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The value of vlogs

Tyler Vu/The Observer

A couple weeks ago my friend asked me what I liked to watch on YouTube. This question, for some reason, made me a bit self-conscious. I tried to think of the most impressive form of content since I’m keen on deeply understanding the ins and outs of the stock market or taking deep intellectual dives into systemic oppression. In the end, however, I decided to go with the truth: vlogs.

Yes, I watch vlogs. This answer may surprise you. It certainly surprised my friend. She admitted that she expected me to say something educational—to answer with some form of content that could benefit me in life outside of the internet. Instead, I find comfort watching a woman I’ve never met taking me along on her silly little errands, daily family interactions and outfits of the day. YouTubers such as Kianna Naomi, Tâm Mai and Deb Smikle provide entertainment to me and millions of other people on a daily basis. As far as I know, vlogs are an accepted form of leisure activity. After this conversation, though, I couldn’t help but wonder why so many people like to watch them in their free time. Are we just wasting our lives away by living vicariously through someone else, wishing we could do and be what other people are? But no, that couldn’t be it. There had to be some value that vlogs carry beyond mere entertainment. Determined to gain some sense of clarity, I pondered and eventually realized that my own fascination with vlogs stemmed from my curiosity about the human condition.

I was quiet as a kid. Many people who know me today would argue that’s still the case. Unfortunately, being quiet is often equated with being shy—an understandable misconception. It can be difficult to make new connections as someone who doesn’t always fill silence with words just for the sake of someone else’s comfort. I often found myself wondering why I should even try when so many times I’d end up being talked over. But vlogs are different because everyone is included, no matter who you are or how you act.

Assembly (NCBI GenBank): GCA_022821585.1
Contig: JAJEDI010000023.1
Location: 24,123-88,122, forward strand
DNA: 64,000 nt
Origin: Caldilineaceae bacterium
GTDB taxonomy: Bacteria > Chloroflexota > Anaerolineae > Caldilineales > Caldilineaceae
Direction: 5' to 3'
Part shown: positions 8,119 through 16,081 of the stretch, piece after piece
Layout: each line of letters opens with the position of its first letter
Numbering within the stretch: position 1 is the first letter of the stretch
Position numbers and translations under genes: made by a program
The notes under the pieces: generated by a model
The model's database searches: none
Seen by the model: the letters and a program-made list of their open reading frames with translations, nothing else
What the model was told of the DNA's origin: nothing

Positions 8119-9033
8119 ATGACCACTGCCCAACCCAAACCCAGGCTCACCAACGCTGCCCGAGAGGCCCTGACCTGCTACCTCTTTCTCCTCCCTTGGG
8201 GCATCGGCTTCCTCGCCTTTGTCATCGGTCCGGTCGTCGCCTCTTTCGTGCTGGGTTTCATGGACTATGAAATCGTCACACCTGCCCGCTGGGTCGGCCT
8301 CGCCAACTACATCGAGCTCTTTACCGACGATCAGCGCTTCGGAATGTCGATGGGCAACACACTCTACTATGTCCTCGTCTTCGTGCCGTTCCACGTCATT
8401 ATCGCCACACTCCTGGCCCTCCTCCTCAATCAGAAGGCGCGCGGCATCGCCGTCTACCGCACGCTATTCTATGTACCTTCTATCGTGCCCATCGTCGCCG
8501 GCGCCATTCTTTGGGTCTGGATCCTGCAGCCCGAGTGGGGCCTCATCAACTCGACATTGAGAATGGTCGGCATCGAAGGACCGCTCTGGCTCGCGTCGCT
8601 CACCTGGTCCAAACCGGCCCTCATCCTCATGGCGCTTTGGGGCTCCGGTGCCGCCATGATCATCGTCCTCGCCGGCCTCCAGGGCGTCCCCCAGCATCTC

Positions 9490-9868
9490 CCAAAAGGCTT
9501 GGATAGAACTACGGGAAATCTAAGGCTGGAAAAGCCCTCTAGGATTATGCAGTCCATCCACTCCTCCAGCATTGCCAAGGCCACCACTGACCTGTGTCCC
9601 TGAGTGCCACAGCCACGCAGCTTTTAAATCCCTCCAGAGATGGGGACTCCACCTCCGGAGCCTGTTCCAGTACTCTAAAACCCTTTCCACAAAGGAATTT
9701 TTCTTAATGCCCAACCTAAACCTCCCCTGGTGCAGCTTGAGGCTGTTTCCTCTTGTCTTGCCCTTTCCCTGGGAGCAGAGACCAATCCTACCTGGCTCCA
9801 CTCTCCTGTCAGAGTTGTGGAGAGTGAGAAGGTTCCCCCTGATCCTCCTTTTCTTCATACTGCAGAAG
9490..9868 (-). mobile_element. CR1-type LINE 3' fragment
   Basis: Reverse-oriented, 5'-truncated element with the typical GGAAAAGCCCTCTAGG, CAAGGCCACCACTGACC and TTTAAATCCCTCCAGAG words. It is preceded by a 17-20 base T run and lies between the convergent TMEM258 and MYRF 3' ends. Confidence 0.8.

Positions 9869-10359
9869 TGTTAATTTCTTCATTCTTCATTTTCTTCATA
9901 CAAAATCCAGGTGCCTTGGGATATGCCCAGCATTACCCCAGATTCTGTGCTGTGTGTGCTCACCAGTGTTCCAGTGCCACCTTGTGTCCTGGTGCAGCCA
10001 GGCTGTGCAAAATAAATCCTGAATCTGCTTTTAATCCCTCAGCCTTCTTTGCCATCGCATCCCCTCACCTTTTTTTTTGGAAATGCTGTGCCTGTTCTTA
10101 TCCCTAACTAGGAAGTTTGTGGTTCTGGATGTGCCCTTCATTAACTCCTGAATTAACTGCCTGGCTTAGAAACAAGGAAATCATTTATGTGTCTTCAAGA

If someone is making an intentional effort to share their life with you, there’s virtually no possibility that they may try to shut you out for not responding in a way they deem appropriate. Regardless of the vlogger’s personality or the friends they have, you are still included. There are no uncomfortable moments when they have to figure out how much you talk or how boring you are by how little you say. In fact, they don’t have to know you at all because there’s no expectation to.

Furthermore, I enjoy the exposure to the many different human beings and personalities that exist in the world. You could argue that someone will never fully be their true self on the internet. I agree, but even offline you will never see every facet and innermost thought of another person. As humans, we share different pieces of ourselves with different people. What we say to a camera may be completely different from what we say to our family and friends. Vlogs expose us to the many different sides of the human experience through people outside of ourselves, and by doing so, can even shape our own experience.

At the risk of sounding parasocial, I think many people in my generation will agree that, at least once, a so-called “influencer” has motivated them to try to pull their own life together. Whether by eating cleanly, exercising, spending more time with family or reading more, the romanticization of life through a visual diary is a wonderful motivator. I have friends who enjoy watching live “study with me” videos while doing work because it forces them to hold themselves accountable. I also have friends who watch “a day in the life of” videos. It’s important to constantly remind ourselves that we don’t just live in a bubble in a certain corner of the world. We contain so many shared experiences and emotions, and as a result, we can learn a lot from each other.

Additionally, vlogging encapsulates a childlike fascination with the digital age. I can remember getting my first camcorder. I would take it around with me everywhere—to my birthday parties, local festivals, my grandmother’s house—telling everyone who would listen that I was keeping a video log. Growing up in a generation that can keep its life experiences tucked in its back pocket is both a blessing and a curse. Yet I can’t help but view vlogging as a return to an age when it was easy to center ourselves as important—as main characters. A video log was a keepsake because it was something I would return to in order to remind myself of where I was in my life. It was both a creative outlet in which I was the director and something very real.

Today, vlogs capture a very similar feeling. They are a space that may have creative direction, but they still manage to strike a chord of reality—a place of acceptance and human understanding. So, to my friend from earlier: No, maybe the vlogs I watch aren’t inherently educational. But I can definitely say they’ve taught me a lot regardless.

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About the Contributor
Hannah Johnson
Hannah Johnson, Copy Editor

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